What’s Next!!??

August 28th, 2011 at 11:51 pm

Earthquake and hurricane in the same week…nothing outside the realm of normal probabilities but the mind does drift to the imposition of retribution for mistakes in the eyes of higher powers, like turning to austerity measures too soon.

Our northeastern infrastructure—buildings, in particular–performed well in the earthquake, and that was a quake of real magnitude.  The slow, lumbering Irene dumped so much water in some places that flooding is to be expected, but a great, long-term infrastructure project in this country would be to move electrical lines underground.  We actually did pretty well in Northern VA, but the average sustained winds were in the 20s, I believe.

Generally speaking, we’ve got a grid that’s way too fragile, and I believe that’s the case for the whole Northeast.  When we think of repairing our public infrastructure, this one–the grid–should be right up there with roads, bridges, and schools.

That’s particularly the case because of the linkage between warmer climates, warmer oceans, and the associated increase in the quantity and strength of hurricanes.

 

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4 comments in reply to "What’s Next!!??"

  1. Brenda says:

    “What’s Next!!??”

    Lion, tigers and bears. (Oh my!)


  2. Bill says:

    Sir,

    Your assessment for attention to the grid is pragmatic and appreciated. However, if I may share a personal experience from Washington, D.C. this morning, I think everyone needs to share more of the burden.

    After first clearing the branches that had fallen to the ground on my apartment’s property this morning in Dupont Circle I went for a run around the neighborhood of the National Cathedral and Kalorama. While running I was impressed to see caution signs that had been quickly placed on streets in order block entry onto them because of fallen trees.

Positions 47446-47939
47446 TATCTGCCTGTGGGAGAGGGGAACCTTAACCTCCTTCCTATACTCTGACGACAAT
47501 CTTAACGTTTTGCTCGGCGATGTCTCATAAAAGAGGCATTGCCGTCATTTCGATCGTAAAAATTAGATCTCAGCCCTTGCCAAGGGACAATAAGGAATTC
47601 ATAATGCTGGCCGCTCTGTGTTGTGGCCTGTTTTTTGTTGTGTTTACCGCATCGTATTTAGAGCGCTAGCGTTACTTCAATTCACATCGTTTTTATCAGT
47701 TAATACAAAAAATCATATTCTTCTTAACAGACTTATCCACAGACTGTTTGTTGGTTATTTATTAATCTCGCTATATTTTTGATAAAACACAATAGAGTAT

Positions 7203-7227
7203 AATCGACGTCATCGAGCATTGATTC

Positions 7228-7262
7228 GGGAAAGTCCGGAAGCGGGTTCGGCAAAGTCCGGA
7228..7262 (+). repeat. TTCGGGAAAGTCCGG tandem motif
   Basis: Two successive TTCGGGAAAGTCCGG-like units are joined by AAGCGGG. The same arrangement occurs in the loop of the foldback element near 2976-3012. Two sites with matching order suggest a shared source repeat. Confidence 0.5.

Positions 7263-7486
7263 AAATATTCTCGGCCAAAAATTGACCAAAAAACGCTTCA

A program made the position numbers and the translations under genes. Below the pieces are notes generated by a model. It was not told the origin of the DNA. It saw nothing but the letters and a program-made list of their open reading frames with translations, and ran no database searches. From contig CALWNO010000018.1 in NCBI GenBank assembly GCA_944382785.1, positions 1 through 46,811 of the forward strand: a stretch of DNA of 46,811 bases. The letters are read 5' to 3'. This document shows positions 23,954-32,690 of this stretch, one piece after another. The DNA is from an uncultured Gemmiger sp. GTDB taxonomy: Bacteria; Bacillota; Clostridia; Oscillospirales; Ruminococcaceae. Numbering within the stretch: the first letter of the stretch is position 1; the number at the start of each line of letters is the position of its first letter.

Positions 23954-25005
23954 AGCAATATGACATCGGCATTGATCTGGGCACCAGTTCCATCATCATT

However, the public’s response was much less impressive. I’m proud to say that I picked up every branch I could lift that would disrupt a car or pedestrian. But in my two hours of running in the perfect weather I only saw four other people doing as I was. Instead I saw dozens of runners jump over branches and others with cameras taking pictures.

    I think other people didn’t help out because they knew someone else would come along and eventually clean it up. However, I strongly feel that -as a public- we need to help our government us its resources efficiently.


  3. rjs says:

    Above ground lines cost around $10 per foot and underground lines cost in the range of $20 to $40 per foot.[1]

    http://en.wikipedia.org/wiki/Undergrounding


  4. Jim says:

    One major new infrastructure needed is a system of aqueducts to channel overflow into needed areas and/or out to sea. For example, every year the Mississippi overflows – wouldn’t it be great to build a channel (or two) to move the overflow into central Texas and other areas where it is needed? A series of above ground and below ground (tunnels) would be a boon and could also be used for electric generation.


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